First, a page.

But a new report (see below) from the Pew Philadelphia Research Initiative puts the district’s financial struggles into an alarming national context, and shows that city schools are underfunded not just compared to wealthy suburban districts, but to peer cities as well. Indeed, the School District of Philadelphia has less to spend on classroom instruction per kid than even other high poverty cities, like Cleveland, Baltimore and Detroit. (Full disclosure: I’m working with Pew’s Philadelphia Research Initiative on an unrelated project.)
(Editor’s note: This is an opinion column from a Citified insider.)
Reading the big headlines, 2014 seemed like another rough year for Philadelphia’s schools, but we shouldn’t forget that some positive things happened too. With a new governor and a mayoral race, 2015 will bring a lot of debate and new ideas. Here are a few predictions for Philly school watchers:
(Editor’s note: This column is the first of many to come from Citified insiders, our roster of urban doers, experts and advocates who will offer their takes on a wide array of issues, from schooling to policing to politicking. Insiders are not Phillymag staff, and their opinions are their own. Read more about our insiders here.)
I’m cranky this week.
I spend a lot of time trying to make my classroom, Room 207 at the Paul Robeson High School for Human Services, welcoming. I have my contact information in four places. I bought comfortable chairs. I decorate with seemingly important quotes and song lyrics, I post student work, I use bright colors. I shake hands and give high-fives at my doorway. I’ve developed a reputation for preaching, in a secular way of course, the gospel of being in class, on time (“You can’t say TGIF if you don’t have a job, and you won’t have a job without succeeding in the classroom”). Read more »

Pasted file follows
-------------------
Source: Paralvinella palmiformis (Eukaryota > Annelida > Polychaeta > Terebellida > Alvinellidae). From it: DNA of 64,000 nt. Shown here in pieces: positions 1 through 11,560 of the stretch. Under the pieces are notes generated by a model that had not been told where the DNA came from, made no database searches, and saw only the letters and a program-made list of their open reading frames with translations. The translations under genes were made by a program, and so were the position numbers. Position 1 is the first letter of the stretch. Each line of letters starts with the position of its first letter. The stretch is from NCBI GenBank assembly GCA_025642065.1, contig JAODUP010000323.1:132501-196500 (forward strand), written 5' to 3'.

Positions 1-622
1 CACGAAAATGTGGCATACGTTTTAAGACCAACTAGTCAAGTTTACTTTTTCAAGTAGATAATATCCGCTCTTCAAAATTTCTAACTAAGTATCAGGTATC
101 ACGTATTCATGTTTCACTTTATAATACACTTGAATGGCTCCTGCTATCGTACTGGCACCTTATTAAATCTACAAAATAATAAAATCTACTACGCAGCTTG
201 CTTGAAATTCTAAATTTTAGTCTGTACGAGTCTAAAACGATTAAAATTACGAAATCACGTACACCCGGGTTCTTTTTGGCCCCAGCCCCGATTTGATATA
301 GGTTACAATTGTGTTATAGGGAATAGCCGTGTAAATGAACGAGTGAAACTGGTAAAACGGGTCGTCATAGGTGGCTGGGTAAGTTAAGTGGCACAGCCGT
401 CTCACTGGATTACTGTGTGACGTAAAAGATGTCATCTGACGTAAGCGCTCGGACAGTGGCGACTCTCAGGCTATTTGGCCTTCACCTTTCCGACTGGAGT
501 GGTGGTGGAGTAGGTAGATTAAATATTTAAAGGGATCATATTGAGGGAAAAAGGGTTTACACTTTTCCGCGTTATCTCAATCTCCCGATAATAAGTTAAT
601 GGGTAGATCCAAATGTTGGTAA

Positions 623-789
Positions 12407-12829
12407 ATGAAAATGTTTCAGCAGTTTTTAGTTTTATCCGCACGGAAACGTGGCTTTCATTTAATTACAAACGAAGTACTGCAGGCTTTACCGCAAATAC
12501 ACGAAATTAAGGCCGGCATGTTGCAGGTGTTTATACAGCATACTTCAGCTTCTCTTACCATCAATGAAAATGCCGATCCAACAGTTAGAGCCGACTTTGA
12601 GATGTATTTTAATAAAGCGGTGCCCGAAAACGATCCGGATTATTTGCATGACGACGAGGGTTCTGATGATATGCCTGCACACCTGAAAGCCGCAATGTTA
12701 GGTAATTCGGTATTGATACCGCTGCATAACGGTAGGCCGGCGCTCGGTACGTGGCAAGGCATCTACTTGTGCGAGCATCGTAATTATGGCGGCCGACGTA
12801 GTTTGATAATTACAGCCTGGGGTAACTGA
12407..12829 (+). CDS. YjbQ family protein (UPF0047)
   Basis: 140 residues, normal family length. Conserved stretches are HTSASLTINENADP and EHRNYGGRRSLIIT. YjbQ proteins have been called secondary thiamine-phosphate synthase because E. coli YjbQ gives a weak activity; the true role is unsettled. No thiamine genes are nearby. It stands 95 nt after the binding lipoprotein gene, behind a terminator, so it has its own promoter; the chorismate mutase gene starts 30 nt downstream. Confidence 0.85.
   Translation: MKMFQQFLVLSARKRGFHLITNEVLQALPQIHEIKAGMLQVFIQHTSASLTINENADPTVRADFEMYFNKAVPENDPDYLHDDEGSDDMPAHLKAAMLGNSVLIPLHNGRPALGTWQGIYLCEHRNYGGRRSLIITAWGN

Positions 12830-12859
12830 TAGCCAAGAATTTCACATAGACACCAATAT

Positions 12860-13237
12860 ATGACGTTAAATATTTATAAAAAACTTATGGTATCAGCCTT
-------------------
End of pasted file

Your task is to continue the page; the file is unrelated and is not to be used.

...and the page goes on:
Amy Gutmann, caught off guard by protesters at Holiday Party, joins die-in. pic.twitter.com/rVE7eJJMN7
— Daily Pennsylvanian (@dailypenn) December 10, 2014
Protesters took over Penn President Amy Gutmann’s holiday party Monday night, demonstrating in support of Philly schools and with recent events in Ferguson and New York on their mind.
The Daily Pennsylvanian reports the activists want Penn to pay a $6.6 million payment in lieu of taxes — known as a PILOT — to the school district. Penn is a tax-exempt institution.
The students, who were members of Students Organizing for Unity and Liberation and SLAP, first laid on the ground for four and a half minutes in memory of Michael Brown, the Ferguson teenager who was fatally shot by a police officer. Caught off guard, Gutmann joined the protesters, lying down on the ground to participate in the “die-in.”
Read more »
It’s Thanksgiving Week! That means — it addition to some well-deserved time off for most of us — it’s time to actually contemplate what makes us thankful. Let me offer five suggestions for Philadelphia in 2014: